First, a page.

Photo by Keith Hardy on Unsplash

Photo by Keith Hardy on Unsplash

Network access control with Cisco's Identity Services Engine

The Magic Gate

Article from ADMIN 68/2022
Cisco's Identity Services Engine offers a scalable approach to network access control for a variety of devices.

Access control is a standard feature of networks, with a general need to reconcile strict security requirements with a greater diversity and larger number of terminal devices, even in times of constantly changing threats. In this article, I look at the options offered by Cisco's Identity Services Engine (ISE), including the architecture, feature set, and how to integrate guest devices.

Internal Barriers

The increasing penetration of Internet of Things (IoT) components means new threats. For example, many IoT elements do not support the authentication methods familiar on enterprise networks. The lack of hardening options (e.g., the ability to disable services) and missing or delayed update processes aggravate the situation. At the same time, the larger number of end devices inevitably means more points of access to the network, such as switches and wireless local area network (WLAN) access points. Virtual private network (VPN) gateways also play a major role for system administrators, especially during the pandemic, because of increased use of home offices.

It makes sense, then, to establish a stronger focus on segmentation and "least privileges" as early as possible in the network access phase on top of a classic "allow/deny" policy. True to the motto, "You can't protect what you can't see," increasing visibility on the network and identifying, reporting, and dealing with potential threats at an early stage is important.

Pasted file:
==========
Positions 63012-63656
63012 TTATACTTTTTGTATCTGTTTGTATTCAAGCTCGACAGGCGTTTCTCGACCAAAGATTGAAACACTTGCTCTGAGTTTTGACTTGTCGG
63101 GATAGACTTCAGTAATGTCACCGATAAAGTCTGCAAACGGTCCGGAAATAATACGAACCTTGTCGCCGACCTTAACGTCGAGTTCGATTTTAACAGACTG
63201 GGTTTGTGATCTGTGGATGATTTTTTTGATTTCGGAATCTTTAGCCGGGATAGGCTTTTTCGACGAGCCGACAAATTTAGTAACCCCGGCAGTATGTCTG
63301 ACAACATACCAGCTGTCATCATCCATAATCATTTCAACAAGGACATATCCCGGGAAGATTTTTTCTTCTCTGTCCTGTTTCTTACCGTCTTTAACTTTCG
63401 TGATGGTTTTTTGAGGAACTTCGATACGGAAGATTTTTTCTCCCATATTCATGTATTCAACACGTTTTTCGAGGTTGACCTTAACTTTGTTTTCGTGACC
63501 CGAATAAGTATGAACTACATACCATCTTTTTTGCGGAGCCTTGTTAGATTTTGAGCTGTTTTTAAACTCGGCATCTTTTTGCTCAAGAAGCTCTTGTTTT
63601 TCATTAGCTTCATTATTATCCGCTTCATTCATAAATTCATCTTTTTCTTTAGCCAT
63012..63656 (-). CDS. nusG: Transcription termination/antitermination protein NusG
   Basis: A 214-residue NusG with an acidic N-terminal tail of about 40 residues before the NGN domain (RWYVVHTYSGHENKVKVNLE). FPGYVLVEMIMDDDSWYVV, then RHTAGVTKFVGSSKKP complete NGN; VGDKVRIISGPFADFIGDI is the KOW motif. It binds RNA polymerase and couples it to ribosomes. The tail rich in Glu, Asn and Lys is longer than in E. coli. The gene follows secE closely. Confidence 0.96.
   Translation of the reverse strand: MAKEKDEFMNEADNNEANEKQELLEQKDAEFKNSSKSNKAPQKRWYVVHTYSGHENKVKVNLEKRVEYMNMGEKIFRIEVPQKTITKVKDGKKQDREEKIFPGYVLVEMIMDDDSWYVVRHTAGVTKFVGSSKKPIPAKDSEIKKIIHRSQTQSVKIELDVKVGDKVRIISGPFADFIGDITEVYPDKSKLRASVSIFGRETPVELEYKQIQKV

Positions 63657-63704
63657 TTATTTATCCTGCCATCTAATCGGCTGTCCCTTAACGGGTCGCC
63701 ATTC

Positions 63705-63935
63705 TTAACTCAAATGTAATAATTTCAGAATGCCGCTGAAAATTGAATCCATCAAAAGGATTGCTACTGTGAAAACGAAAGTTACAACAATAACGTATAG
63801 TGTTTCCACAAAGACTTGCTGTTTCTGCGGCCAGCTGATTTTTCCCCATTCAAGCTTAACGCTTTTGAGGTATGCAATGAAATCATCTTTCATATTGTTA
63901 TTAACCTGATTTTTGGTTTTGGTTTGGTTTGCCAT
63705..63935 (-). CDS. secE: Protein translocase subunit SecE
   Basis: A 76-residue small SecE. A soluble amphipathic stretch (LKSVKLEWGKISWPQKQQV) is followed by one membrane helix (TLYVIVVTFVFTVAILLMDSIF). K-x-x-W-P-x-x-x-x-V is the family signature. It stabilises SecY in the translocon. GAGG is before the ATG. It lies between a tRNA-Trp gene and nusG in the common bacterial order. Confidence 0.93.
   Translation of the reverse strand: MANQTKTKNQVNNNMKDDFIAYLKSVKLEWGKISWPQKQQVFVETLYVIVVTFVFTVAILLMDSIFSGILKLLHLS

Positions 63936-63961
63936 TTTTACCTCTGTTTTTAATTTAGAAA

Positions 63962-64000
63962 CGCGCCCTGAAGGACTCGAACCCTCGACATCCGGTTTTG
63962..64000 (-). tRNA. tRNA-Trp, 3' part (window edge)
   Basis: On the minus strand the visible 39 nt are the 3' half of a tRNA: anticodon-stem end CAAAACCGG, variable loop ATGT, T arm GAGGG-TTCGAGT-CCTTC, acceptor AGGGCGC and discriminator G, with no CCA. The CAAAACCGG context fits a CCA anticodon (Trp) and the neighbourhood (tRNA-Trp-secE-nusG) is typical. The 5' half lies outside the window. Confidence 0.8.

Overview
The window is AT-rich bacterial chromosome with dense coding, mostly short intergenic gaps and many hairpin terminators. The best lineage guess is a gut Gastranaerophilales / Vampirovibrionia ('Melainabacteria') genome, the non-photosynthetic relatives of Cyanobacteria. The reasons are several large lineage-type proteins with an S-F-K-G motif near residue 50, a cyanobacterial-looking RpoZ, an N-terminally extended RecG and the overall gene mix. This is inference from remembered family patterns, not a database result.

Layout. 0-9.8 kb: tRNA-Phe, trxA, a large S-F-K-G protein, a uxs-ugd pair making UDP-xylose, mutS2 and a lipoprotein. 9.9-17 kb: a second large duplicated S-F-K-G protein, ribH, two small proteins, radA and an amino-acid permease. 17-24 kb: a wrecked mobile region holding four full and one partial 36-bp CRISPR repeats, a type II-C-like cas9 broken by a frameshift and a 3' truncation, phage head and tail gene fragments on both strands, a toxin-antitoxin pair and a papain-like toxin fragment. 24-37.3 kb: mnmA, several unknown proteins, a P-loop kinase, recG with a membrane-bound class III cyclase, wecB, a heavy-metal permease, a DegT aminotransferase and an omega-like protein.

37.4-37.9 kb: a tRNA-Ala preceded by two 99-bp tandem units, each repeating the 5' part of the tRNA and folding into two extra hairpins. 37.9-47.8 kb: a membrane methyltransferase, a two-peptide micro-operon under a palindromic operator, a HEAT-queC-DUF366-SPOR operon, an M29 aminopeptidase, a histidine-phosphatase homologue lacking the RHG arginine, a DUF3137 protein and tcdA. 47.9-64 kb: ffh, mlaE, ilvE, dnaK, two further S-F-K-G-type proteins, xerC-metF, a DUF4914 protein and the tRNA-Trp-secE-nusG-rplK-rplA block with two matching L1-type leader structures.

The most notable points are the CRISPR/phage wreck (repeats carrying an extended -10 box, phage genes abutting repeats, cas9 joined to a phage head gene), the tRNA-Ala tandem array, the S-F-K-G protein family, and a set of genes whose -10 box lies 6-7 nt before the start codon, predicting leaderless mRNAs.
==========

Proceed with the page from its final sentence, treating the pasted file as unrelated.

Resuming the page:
Despite cloudification and zero trust approaches, securing internal networks and resources is still very important in many organizations because this is where the crown jewels are hidden away, for which outsourcing to external cloud providers is strictly prohibited. Internal security mechanisms are required to prevent access completely or to restrict lateral movement on the network after the potential infection of a host. These measures must be in place consistently from the client; through switches, routers, and network access controls and up to the firewall. The central link is the network access control (NAC) tool, of which, the Cisco ISE [1] is one example (Figure 1).

Figure 1: The ISE dashboard after the initial login. Among other things, the authentication source, network component, and end device can be read.

In addition to the classic authentication, authorization, and accounting (AAA) services, ISE also offers guest portals, mobile device management (MDM) integration, and various APIs for connecting to the company's own management systems. There is also close integration with public key infrastructures, directory services, and the in-house AnyConnect Secure Mobility Client, for example, for posture services (i.e., for checks at the client level and Layer 2 encryption based on the Media Access Control Security (MACSec) protocol). Additionally, the ISE is an integral part of the software-defined access technology managed by the Cisco digital network architecture (DNA) Center.